An esti­mated four mil­lion cats wind up in shel­ters across our coun­try each year. They extend their paws through their cages at the work­ers and vis­i­tors pass­ing by: notice me! Notice me! They rub against the wires and purr: pet me! Pet me! They live as fully as pos­si­ble within their con­fines: Catincage1play with the toys, lap up the food and water, use the lit­ter box, snug­gle with their cage mates. I hope they don’t know what lies around the cor­ner or down the hall if they can­not entice an adopter: the euthana­sia room. 70 per­cent of shel­ter cats are car­ried there.

So June is Adopt a Cat Month, also known as Adopt a Shel­ter Cat month, because this is when shel­ters are most crowded with kit­tens and when you catincagehandsbwhave a mar­velous oppor­tu­nity to add to your fam­ily and save a life or more. I always rec­om­mend at least two cats, for mul­ti­ple rea­sons. They will be hap­pier when no humans are at home, because they have each other. You will be more enter­tained, watch­ing the cats play together. And you’ll get more attention!

The extra care and expense of an addi­tional cat are min­i­mal. Although this is con­sid­ered sac­ri­lege in some cor­ners, I find that one lit­ter box can do nicely, if it’s cleaned often. (My three cats have a choice of two lit­ter boxes, one indoors and one on the catio. They stead­fastly ignore the catio box and hap­pily share the indoor one.) More food is required, but cats are not gar­gan­tuan con­sumers. You’ll also need to pro­vide enter­tain­ment, which doesn’t have to mean Fred in a boxexpen­sive toys. Cats are happy to chase the prover­bial yarn, and they love boxes, tis­sue and wrap­ping paper, and any num­ber of nat­ural play­things already in your home. Among those play­things should be sur­faces they are allowed to scratch: wood, car­pet, card­board. These can all be pur­chased or you can make your own cat scratch­ers cheaply and eas­ily. And you’ll want to write an annual vet­eri­nary visit into your bud­get – but that comes later. Shel­ter ani­mals are spayed, neutered, vac­ci­nated, and often microchipped before they are released. At most shel­ters, adop­tion fees are kept as min­i­mal as possible.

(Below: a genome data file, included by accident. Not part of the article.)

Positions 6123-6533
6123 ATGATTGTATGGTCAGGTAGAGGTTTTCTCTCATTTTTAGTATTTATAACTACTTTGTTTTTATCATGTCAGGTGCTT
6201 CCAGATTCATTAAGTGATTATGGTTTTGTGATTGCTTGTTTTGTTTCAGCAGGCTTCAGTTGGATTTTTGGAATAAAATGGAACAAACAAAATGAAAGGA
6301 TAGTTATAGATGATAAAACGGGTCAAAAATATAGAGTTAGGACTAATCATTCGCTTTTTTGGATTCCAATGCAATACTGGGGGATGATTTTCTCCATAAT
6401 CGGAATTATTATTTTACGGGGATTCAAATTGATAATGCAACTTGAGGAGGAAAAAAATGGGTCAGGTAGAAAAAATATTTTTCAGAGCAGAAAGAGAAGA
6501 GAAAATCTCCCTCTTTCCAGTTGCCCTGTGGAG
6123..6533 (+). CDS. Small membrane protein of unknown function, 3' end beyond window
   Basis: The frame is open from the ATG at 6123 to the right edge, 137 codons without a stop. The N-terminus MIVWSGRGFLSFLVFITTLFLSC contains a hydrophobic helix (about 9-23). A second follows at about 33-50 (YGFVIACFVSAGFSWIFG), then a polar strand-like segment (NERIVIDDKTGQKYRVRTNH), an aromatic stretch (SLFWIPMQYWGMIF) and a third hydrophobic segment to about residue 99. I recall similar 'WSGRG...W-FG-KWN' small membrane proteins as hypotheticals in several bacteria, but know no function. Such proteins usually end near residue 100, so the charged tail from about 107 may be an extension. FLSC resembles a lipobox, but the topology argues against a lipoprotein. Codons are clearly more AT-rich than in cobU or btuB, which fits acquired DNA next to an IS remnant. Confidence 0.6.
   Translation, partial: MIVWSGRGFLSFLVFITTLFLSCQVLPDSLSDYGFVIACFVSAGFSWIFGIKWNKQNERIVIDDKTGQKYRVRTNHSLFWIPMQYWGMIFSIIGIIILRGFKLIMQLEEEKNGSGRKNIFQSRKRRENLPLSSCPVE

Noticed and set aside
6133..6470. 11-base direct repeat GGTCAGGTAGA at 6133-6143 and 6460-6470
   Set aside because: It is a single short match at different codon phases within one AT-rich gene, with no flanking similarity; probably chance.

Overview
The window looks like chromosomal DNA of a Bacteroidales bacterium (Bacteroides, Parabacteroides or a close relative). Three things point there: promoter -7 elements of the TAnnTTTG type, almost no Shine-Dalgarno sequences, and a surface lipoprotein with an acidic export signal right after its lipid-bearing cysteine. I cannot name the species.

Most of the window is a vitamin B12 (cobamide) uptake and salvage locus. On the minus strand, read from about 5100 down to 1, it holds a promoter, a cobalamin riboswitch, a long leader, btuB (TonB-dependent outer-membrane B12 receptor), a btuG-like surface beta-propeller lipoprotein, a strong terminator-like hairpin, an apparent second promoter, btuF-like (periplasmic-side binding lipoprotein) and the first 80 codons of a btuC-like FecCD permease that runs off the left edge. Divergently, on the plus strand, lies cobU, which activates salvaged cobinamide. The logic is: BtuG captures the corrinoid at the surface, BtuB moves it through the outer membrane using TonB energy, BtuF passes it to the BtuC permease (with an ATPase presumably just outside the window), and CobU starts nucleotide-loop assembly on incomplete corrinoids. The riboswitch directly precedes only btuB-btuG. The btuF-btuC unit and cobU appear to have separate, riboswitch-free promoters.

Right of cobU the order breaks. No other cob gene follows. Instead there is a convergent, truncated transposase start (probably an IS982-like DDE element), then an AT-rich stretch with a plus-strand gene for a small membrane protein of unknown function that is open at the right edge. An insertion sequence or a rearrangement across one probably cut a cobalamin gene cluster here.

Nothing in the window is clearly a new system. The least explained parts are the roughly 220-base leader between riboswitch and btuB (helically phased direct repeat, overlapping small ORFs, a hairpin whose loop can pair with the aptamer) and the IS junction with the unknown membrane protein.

And it’s not just kit­tens who are on bor­rowed time at shel­ters, wait­ing for homes. There are cats of all ages avail­able, from high-energy ado­les­cents to stately elders look­ing for a warm hearth and snug­gly lap. Not sure who is right for you? Ask your shelter’s staff. They’ll help you find the match to suit your time, tem­pera­ment, and environment.

May 22 Blog Pic Cathy copy2So go ahead: spice up your sum­mer if you can. Adopt a Cat. Then, when the too-brief sea­son slips away and the chill creeps in, you’ll have your friends to keep you warm.